What to do if my ex and I have joint custody and 50/50 placement but he is now moving over 200 miles away?

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What to do if my ex and I have joint custody and 50/50 placement but he is now moving over 200 miles away?

He has just told us he is moving to another city in the same state (in 3 weeks weeks) with no real reason. He will be leaving our daughter here where she is in school, but wants to bring her to his house every other weekend and for the entire summer. He thinks we should share transportation responsibilities. I feel that if he is leaving, without consulting us, he should bear the consequences (ie transportation, and loss of time with our daughter). I of course agree to take over his weeknight placements but think it’s terrible to make our 6 year old be in a car 7-8 hours every other weekend and give up an entire summer because of his choice.

Asked on December 4, 2012 under Family Law, Wisconsin

Answers:

B.H.F., Member, Texas State Bar / FreeAdvice Contributing Attorney

Answered 8 years ago | Contributor

It sounds like he wants to completely restruction the custody and visitation schedule.  However, just because the schedule would be convenient for him, does not necessarily make it in the best interest of your child.

If you have a custody/visitation order in place, that order will still control until it is modified by the court.  So as far as what to do, your starting point is to read that order.  Many orders have one visitation schedule for parents who live close to each other and another visitation schedule for parents who live father away from each other.  If he is moving that far away, the provisions in your custody orders for long-distance visitations will control the schedule.  Many orders also contain a provision that the "absent and agreement by the parties" the visitation schedule will control.  If you don't agree with his proposal, and the orders do not meet the needs of your child, then you can always petition the court to change the order.  You can request that he assume the travel expenses associated with visitation.  You can also request a visitation schedule that is less exhausting on the child.  Eight hours on the road every weekend certainly seems to impose a financial and physical hardship on the child.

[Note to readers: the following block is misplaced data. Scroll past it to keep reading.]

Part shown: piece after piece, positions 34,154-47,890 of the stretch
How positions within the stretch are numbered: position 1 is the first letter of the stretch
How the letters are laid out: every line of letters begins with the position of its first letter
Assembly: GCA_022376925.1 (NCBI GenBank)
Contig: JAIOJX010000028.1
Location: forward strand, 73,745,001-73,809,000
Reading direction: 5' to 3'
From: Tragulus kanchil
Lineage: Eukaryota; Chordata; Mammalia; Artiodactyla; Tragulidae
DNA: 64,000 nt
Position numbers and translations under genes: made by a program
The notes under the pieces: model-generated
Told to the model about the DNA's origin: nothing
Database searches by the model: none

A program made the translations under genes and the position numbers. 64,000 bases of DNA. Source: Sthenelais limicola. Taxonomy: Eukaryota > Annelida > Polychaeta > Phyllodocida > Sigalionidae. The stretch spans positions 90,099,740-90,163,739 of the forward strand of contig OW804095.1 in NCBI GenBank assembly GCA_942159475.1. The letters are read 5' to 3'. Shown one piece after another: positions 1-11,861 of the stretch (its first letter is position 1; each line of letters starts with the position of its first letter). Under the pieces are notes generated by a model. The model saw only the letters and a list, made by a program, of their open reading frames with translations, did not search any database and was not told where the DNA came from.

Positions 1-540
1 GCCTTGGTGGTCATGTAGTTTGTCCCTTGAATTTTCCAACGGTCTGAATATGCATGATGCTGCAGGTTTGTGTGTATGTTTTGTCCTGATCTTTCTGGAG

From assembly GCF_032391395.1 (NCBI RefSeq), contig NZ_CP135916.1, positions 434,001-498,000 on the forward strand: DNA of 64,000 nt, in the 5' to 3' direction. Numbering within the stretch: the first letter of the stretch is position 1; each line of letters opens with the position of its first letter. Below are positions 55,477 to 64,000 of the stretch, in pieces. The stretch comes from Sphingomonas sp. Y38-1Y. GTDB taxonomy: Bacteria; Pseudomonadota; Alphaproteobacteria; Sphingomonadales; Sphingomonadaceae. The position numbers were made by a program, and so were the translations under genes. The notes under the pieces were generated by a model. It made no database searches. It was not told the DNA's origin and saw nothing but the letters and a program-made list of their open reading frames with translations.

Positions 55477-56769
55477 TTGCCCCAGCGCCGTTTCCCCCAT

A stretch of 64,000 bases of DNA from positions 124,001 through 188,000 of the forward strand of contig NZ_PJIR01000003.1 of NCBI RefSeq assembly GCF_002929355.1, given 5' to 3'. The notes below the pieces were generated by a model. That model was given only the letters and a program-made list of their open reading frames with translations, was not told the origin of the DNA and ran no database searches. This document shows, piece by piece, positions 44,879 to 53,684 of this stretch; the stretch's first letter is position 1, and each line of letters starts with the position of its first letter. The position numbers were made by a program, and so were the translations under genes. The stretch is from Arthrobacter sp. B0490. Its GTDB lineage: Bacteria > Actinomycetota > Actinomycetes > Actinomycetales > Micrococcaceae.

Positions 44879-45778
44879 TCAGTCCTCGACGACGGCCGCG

The bottom line is that you do want to try to work with your ex-, but you are not required to automatically agree with his plan.  Review your orders.  If the provisions within those orders do not resolve your issues, file a motion to modify the visitation and custody arrangements to what fits the needs of your child, not your ex.


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